• Get a crate: Keep your puppy in a crate when they’re home alone or unsupervised. Pick one that’s not so big that pups think they have space to both sleep and pee.


  • Punish: Yelling or punishing your puppy for accidents can cause fear and confusion, especially if the punishment happens after the fact. Stick to positive reinforcement to get the behaviors you want. 

  • Rely too heavily on a crate: Even pups who are doing well with crate training can decide that their crate is an okay place to pee if they are left in there too long and can’t hold it anymore. 

  • Give too much freedom: Letting your puppy run around unsupervised too soon gives too many opportunities for accidents and undesirable behavior.

  • Wait for your puppy to sound the alarm: Don’t wait for your puppy to tell you that they need to go out (by then it’s an emergency). Be sure to take your puppy out frequently so they can feel confident that they’ll have plenty of opportunities to pee through the day.

 FAQs (People also ask):

How often do puppies need to go out at night? 

Young puppies need to go out every two to four hours, including overnight. As puppies age, they can hold their pee longer. A puppy that is older than six months may be able to hold their pee overnight (six to eight hours), but this can take more time. 

How long can three month old puppies hold their pee?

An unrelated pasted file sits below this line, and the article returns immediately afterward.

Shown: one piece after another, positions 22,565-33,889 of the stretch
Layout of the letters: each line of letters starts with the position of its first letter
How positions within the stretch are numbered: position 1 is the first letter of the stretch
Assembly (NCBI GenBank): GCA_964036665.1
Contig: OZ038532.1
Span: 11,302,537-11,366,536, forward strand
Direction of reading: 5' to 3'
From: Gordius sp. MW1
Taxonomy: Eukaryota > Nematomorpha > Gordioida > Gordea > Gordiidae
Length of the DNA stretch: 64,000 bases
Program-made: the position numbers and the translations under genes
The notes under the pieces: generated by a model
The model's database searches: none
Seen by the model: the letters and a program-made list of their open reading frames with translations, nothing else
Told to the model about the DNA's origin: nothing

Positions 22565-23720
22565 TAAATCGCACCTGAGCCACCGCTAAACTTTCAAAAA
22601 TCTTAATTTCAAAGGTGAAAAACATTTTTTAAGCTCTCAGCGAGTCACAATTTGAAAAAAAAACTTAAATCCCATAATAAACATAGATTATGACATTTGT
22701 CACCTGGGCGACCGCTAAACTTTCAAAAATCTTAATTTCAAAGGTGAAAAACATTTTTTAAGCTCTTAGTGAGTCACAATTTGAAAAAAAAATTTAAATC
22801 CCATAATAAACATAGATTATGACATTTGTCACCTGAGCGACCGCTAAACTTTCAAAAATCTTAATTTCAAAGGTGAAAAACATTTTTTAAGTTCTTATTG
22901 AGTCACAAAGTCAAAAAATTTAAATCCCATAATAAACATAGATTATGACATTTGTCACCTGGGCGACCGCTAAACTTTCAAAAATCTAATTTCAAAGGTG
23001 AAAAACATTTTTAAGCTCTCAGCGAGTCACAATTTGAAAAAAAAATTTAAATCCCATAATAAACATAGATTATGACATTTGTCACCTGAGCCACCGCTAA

In general, puppies should be able to hold their pee for approximately one hour for each month of age, up to a max of six to eight hours. So, a three-month-old puppy can typically hold their pee for around three hours. 

What is the best way to potty train a puppy? 

Potty training a puppy requires frequent potty breaks, lots of positive reinforcement, and tons of patience. Puppy parents should not let their puppy roam unsupervised too early or resort to yelling or punishment when dealing with accidents. 


alycia washington, dvm

Dr. Alycia Washington, DVM, MS

Alycia Washington, DVM, is a small animal emergency veterinarian based in North Carolina. She works as a relief veterinarian and provides services to numerous emergency and specialty hospitals. Dr. Washington is also a children’s book author and freelance writer with a focus on veterinary medicine. She has a special fondness for turtles, honey bees, and penguins — none of which she treats. In her free time, Dr. Washington enjoys travel, good food, and good enough coffee.